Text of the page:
As for the suffering cause by the wall in education, the numbers summarize this suffering and the future impact on the new generation. Out of 33,000 students and more than 2,000 teachers, more than 6,000 students and 650 teachers face difficulties in reaching their places of education. The students of universities suffer the same. In addition to the obstruction of access, those that are able to get to school take routes that take hours where they used to take minutes. These difficulties are reflected in the number of students dropping out - those who can no longer endure the hardship of the road - in addition to those who could not find a way to gain access to education. All of this combined with the destruction of some schools, the confiscation of play grounds, and the splitting of some schools, as is what happened to the Anata secondary school, with the wall isolating its play grounds, leaving a small area that is not large enough to fit the students. The same applies to the three campuses of Al-Quds University in Abu Dis, Beit Hanina, and the Old City. The impact on the educational process will be evident in the future in terms of educational attainment, all of which will be the result of irregularity in the educational process in schools and universities, and the failure to meet the curriculum that is supposed to be followed and the delay in its completion.
Facing the Wall: Bilin's example
Bilin makes weekly news headlines that talk of the resistance to the wall due to the protests that have been organized every Friday, starting on February 20, 2005, the moment that the wall was erected in this village. These weekly demonstrations have unique characteristics that start with their type, the form of protests that accompany them, and their continuity. The village of Bilin was on an area of 4,000 dunums when the Israeli settlement of Modiin Illit bit off 800 dunums, with the wall threatening another 2,000 dunums, leaving 1,200 dunums for its population of 1,800 individuals. Based on the villagers' determination to prevent the construction of the wall on their land, or at least preventing it from annexing large sections of land, they have continued in their protests and demonstrations, creating many forms of resistance that have gained supporters from all over the world that empathize with them and their suffering. Abdullah Abu Rahmeh, coordinator of the Bilin Popular Committee Against the Wall and the Settlements, has said: "They say the eye is not resistant to the awl; this saying applies to any place except Bilin. They have pillaged our lands, and we will not stand silent. The wall will collapse here."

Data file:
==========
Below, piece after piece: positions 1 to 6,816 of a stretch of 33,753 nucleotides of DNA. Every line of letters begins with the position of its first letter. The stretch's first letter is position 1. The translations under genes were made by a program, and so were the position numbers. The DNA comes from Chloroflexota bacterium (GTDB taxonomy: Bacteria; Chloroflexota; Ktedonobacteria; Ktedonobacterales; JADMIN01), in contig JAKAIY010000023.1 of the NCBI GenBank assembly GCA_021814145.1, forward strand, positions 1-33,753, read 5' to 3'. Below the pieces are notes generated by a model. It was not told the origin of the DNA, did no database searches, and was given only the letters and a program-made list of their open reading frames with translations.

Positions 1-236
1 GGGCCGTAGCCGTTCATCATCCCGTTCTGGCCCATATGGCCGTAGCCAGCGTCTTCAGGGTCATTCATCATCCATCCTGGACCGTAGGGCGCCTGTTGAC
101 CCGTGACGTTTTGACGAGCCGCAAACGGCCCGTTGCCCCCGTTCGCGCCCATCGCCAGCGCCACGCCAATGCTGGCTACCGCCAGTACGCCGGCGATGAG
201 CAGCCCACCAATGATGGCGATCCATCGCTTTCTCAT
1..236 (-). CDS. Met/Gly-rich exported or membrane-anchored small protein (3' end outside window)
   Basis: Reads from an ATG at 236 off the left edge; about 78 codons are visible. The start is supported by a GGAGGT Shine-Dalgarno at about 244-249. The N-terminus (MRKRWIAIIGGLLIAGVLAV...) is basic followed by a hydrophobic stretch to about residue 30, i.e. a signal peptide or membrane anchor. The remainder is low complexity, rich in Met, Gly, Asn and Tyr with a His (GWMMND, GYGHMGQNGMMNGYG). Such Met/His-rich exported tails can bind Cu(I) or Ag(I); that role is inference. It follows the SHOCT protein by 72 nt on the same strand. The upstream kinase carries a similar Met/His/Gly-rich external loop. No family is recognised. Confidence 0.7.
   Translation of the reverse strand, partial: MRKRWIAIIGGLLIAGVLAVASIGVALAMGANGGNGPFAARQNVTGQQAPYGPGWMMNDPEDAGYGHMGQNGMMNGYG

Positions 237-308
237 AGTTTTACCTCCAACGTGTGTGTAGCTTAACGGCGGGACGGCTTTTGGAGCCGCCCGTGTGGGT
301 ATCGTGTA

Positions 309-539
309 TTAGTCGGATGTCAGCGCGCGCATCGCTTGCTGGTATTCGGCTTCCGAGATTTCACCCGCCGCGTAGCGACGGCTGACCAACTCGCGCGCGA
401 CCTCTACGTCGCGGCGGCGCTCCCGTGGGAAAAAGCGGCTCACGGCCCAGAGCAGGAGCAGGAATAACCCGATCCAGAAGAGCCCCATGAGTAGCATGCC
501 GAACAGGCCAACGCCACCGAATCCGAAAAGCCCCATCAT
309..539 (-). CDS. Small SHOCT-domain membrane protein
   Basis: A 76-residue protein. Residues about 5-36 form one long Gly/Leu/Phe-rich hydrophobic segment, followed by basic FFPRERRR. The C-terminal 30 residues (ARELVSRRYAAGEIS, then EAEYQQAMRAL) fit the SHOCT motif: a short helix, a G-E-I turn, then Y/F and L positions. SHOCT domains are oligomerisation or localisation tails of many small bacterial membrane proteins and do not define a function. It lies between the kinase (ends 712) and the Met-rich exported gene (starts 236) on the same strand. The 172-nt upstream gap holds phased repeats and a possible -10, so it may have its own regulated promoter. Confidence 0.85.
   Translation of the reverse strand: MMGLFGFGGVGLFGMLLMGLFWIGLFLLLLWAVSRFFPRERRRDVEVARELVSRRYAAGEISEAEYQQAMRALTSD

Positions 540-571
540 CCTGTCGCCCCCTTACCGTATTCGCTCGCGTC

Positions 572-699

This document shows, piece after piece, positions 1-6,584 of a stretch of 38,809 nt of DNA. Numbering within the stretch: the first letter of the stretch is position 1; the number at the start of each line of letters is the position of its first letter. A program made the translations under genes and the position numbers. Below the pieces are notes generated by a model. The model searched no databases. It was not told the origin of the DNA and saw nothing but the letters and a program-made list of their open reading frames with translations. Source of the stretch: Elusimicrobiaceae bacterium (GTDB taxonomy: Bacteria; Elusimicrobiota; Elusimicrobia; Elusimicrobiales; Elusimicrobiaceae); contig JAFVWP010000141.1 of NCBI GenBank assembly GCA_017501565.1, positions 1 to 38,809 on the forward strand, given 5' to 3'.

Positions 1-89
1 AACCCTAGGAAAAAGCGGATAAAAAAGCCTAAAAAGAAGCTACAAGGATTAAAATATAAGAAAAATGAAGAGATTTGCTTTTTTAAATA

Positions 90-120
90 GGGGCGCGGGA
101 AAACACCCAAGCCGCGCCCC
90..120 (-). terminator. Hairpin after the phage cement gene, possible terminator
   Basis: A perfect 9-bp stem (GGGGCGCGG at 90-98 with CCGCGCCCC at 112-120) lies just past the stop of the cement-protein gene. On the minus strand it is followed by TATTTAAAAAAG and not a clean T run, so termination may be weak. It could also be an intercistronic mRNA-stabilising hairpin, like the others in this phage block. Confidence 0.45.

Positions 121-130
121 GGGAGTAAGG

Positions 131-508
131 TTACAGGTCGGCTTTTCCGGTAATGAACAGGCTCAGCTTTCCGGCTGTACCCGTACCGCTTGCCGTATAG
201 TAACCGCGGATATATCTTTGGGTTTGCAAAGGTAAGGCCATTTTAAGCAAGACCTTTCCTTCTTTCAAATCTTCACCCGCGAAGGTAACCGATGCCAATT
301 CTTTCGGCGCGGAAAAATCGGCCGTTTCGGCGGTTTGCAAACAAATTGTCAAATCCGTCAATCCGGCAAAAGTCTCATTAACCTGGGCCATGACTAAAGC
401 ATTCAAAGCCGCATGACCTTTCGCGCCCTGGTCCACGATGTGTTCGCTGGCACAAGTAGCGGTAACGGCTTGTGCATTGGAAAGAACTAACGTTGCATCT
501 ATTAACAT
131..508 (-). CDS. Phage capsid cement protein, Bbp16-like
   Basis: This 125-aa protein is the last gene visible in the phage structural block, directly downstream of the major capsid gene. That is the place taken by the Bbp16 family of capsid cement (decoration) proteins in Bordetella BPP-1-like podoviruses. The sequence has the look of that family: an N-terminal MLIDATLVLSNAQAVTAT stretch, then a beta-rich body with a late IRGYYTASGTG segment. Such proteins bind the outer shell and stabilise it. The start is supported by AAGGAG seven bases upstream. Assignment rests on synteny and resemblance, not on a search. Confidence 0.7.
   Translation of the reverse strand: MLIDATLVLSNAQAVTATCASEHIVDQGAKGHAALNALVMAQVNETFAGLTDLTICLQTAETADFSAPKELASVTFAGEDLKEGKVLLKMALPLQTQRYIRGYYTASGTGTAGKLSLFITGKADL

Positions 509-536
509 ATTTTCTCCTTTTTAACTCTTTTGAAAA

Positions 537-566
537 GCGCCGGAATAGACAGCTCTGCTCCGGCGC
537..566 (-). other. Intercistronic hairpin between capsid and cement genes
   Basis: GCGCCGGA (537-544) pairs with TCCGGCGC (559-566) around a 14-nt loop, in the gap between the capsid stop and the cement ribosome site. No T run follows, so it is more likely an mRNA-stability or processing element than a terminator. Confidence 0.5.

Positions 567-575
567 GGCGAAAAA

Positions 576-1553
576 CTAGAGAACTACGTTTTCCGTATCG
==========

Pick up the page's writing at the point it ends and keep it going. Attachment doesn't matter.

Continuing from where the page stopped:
Israeli and European peace activists joined the villagers in the International Solidarity Movement. A number of Israeli activists were injured during these demonstrations, of them activist Jonathan Pollak was wounded several times. Pollak is part of the "Anarchists Against the Wall" movement and participates weekly in the demonstrations in Bilin. As well, Israeli lawyer Limor Goldstein was hit in the head with rubber bullets, and international activist Mairead Corrigan, who won the Nobel Peace Prize in April 2007,and was hit in the leg. Also hit were the vice president of the European parliament, Luisa Morgantini and Italian judge Julio Toscano, during their participation in peaceful demonstrations in 2008. The people of the village lost many martyrs during these confrontations, and many of them were subjected to harm, because of lead bullets or from inhaling tear gas.
It is clear that the Israeli armed forces are using new types of weapons, believed to have been tested on the residents of Bilin, for later use in suppressing demonstrations within or to market them on an international level. Haaretz reported on an investigation on the matter, stating that in addition to the Israeli Army, the prison services are also taking part in these experiments. One of these weapons is a sponge bomb that inflicts large bruises on individuals, as well as sound weapons that, when directed at an individual through loud speakers, can cause him to lose his ability to balance.
One of the forms of resistance included the following: two Palestinian families occupied a house in the settlement of Modiin Illit and placed their belongings and their children's toys in it, raising a Palestinian flag above it. The occupation forces took them out of the house, so they submit papers and documents proving the illegality of the settlement, which led to a number of its houses being demolished, allowing the people regained the land on which it was built.
In spite of the oppression faced by these demonstrations and the other forms of resistance, the people succeeded in passing a resolution on September 4, 2007 from the Israeli Supreme Court, declaring a change in the route of the wall in the vicinity of the village. This resolution was reinforced by another decision from the same court, on December 15, 2008, recovering half of Bilin's lands to the west of the wall to its people.
As the book demonstrated that the wall is more than just ethnic segregation, the book The Separation Wall in the West Bank is more than just a book. It is a historical document that addresses the wall making clear to those concerned with the Palestinians' rights the danger that the Palestinian issue is facing in the wake of its construction. The wall is just another issue to be added to the list of other issues that shape the tragedy of the Palestinian people - the issue of the refugees, the issue of prisoners, and the issue of Jerusalem. Its dangers are no less grave than the nakbah of 1948, for if we do not declare it a new nakbah, because of its theft of Palestinian lands and its isolation of villages and towns from each other, then we decrease the chances for the establishment of an independent Palestinian state as a clearly-defined entity.
 Hamad Said Al- Mawed, The Zionist Apartheid, First Edition, (Damascus, Arab Writers Union, 2001), p. 10.
 Ghazi Hussein, Racism and Group Extermination in Zionist Thought and Practice, First Edition, (Damascus, Arab Writers Union, 2002), p. 14.